When Delfina Duran, 41, of Fairfield, reached the NorthBay Medical Center Emergency Department (ED) on Friday, May 17, it had been 10 hours since she had suffered a stroke.
The mother of two didn’t know the warning signs of stroke, so when her symptoms began the evening before, she attributed them to muscle spasms. “She tried to pick up the telephone, but she dropped it,” remembers Cindy, 11, her daughter. “Her face had also changed and I told her we should go to the emergency room.”
Delfina says she had no feeling in her arm or hand, but decided to go to bed, hoping to be better in the morning. Instead, when she awoke she couldn’t speak and her right side was weak. Alarmed, her husband Apolinar and the entire family rushed her to the hospital. The triage nurse immediately admitted her to the ED.
“When we first saw Delfina, she was very anxious about what was happening to her,” remembers Rosalie Toloumu, R.N., who cared for her in the ED.
Delfina’s initial examination included a neurological assessment. It revealed she couldn’t hold her right arm up and her grip strength was weak. And she still couldn’t speak.
ED physician Caesar Djavaherian, M.D., called a Stroke Alert, which immediately marshaled an array of hospital resources to help Delfina. This cleared the way for a CT scan of her brain, as well as lab work and an IV.
The first step in treatment for Delfina was determining just what type of stroke she had experienced.There are two types of stroke, ischemic and hemorrhagic. Ischemic stroke occurs as a result of an obstruction within a blood vessel supplying blood to the brain. It accounts for 87 percent of all stroke cases. Hemorrhagic stroke results when a weakened blood vessel ruptures and bleeds into the surrounding brain. Although less common, it often requires immediate intervention.
Delfina was sent for a CT scan, which is a quick and easy way to detect bleeding inside the brain. Fortunately, NorthBay Medical Center is home to a powerful, $2 million Phillips 256-slice scanner which produces extremely high-resolution images with reduced radiation exposure. The scan revealed that Delfina did not have bleeding in her brain, ruling out a hemorrhagic stroke.
“After the CT, the doctor came to us and said ‘I think we know what’s wrong—your mother has had a stroke,’” Cindy remembers.
Because Delfina had not reached the Emergency Department within three hours of the start of her stroke symptoms, she was not eligible to receive the clot-busting drug tPA. Instead, she was admitted to the hospital’s intensive care unit.
In the first few hours and days following a stroke, the patient is at risk of having a second stroke. They also are susceptible to serious complications that can include seizures, brain swelling and infections such as pneumonia.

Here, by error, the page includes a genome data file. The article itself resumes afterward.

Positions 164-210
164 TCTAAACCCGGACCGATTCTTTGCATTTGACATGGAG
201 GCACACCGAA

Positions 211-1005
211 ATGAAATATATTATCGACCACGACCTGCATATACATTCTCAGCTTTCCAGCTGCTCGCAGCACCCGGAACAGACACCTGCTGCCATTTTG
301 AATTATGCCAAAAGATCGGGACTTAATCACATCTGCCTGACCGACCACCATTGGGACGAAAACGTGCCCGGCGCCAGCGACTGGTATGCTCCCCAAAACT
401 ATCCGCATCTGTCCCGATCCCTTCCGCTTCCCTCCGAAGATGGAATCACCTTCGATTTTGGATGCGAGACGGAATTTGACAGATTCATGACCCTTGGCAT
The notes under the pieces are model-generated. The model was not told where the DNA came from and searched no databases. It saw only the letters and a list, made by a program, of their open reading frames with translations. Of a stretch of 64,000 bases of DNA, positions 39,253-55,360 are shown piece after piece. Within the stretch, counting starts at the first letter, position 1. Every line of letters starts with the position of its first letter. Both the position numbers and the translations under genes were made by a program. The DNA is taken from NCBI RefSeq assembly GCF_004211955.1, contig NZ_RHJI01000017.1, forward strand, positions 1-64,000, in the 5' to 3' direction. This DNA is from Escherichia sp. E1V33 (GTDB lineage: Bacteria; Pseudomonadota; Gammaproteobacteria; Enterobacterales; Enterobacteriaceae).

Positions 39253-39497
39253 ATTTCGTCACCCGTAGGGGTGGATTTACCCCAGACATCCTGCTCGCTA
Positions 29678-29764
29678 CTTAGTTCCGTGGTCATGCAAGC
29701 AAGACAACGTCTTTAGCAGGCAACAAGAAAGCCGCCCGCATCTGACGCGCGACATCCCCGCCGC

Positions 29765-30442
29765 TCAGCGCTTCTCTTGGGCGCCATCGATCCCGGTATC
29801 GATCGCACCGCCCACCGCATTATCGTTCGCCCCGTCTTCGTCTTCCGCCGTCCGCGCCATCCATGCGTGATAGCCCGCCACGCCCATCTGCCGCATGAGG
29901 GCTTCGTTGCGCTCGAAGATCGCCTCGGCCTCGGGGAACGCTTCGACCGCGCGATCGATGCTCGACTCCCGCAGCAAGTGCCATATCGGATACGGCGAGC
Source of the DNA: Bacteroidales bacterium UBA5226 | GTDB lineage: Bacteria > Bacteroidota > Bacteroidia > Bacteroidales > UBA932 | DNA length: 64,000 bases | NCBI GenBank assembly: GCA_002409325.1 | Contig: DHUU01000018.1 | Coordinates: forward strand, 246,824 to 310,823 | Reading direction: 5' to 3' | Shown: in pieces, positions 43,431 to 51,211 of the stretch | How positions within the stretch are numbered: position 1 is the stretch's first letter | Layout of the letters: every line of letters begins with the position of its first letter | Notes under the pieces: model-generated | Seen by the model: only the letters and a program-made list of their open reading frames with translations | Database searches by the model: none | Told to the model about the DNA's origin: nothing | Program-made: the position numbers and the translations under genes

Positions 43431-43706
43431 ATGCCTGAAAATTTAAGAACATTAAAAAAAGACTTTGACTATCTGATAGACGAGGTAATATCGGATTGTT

Once she was in the ICU, Intensivist Sreenivasa Ravuri, M.D., ordered a Magnetic Resonance Imaging or MRI. It is one of the most helpful tests in the examination of a stroke. By this time Delfina said she was feeling ill and had a big headache. With her stroke identified, she began an intensive course of medical management.
Delfina’s blood pressure was unusually low, which meant less blood, and therefore less oxygen, was reaching her brain. Drs. Ravuri and Rehman placed her on medication to raise her blood pressure to get more oxygen to the damaged left lobe of her brain. Their goal, said Julian Gallegos, the stroke clinical practice manager and nurse practitioner on the case, “was to minimize any deficits Delfina may have.”
“I’ll always remember this case, because her young daughter, Cindy, sought us out and asked what was happening with her mom,” Gallegos says. “How do you tell a child that her mother may never speak again? It was a very poignant moment that reminded me that it is not only the patient we are caring for but also the family.”
Looking back, Cindy remembers that it was very hard to communicate with her mom. “She couldn’t write with her left hand, so we had to use hand signals.”
By Sunday, Delfina could speak. She spent a total of six days in the hospital, including four in the ICU. She gradually regained her strength and began moving her arm. A physical therapist taught her how to exercise her arm and a speech therapist coached her on speaking.
By the time she was discharged, Delfina was still weak, but well on the road to recovery. NorthBay Health at Home nurse Lisa Lucero, R.N., monitored her blood pressure and kept an eye on her progress once she was home.
“Today, she feels much better, although sometimes she knows what she wants to say but can’t find the words,” Cindy says. “We are so very thankful for the people who helped her.” “Delfina had the best possible outcome,” Gallegos adds.
Stroke Support Group
NorthBay Healthcare’s Women’s Resource Center is proud to host the New Beginnings Support Group for caregivers and survivors of stroke.
Monthly meetings are every third Tuesday from 10 to 11:30 a.m. at the Gateway Medical Building, 1860 Pennsylvania Ave., in Fairfield.
According to Angela Kirk, coordi-nator, the group provides a great opportunity for survivors and caregivers alike to get the support they need from people who understand what they’ve been through.
The group has been meeting the past 12 years, most recently at a Fairfield church, but decided to move to the Women’s Resource Center in August to be in a more central location and to draw more participants and support staff.
NorthBay will support the program by providing a number of expert speakers, according to Jane Prather, NorthBay Healthcare’s service line director for the development of neuroscience, women’s healthcare and orthopedics.
For information about the group, call Kirk at (707) 432-5710.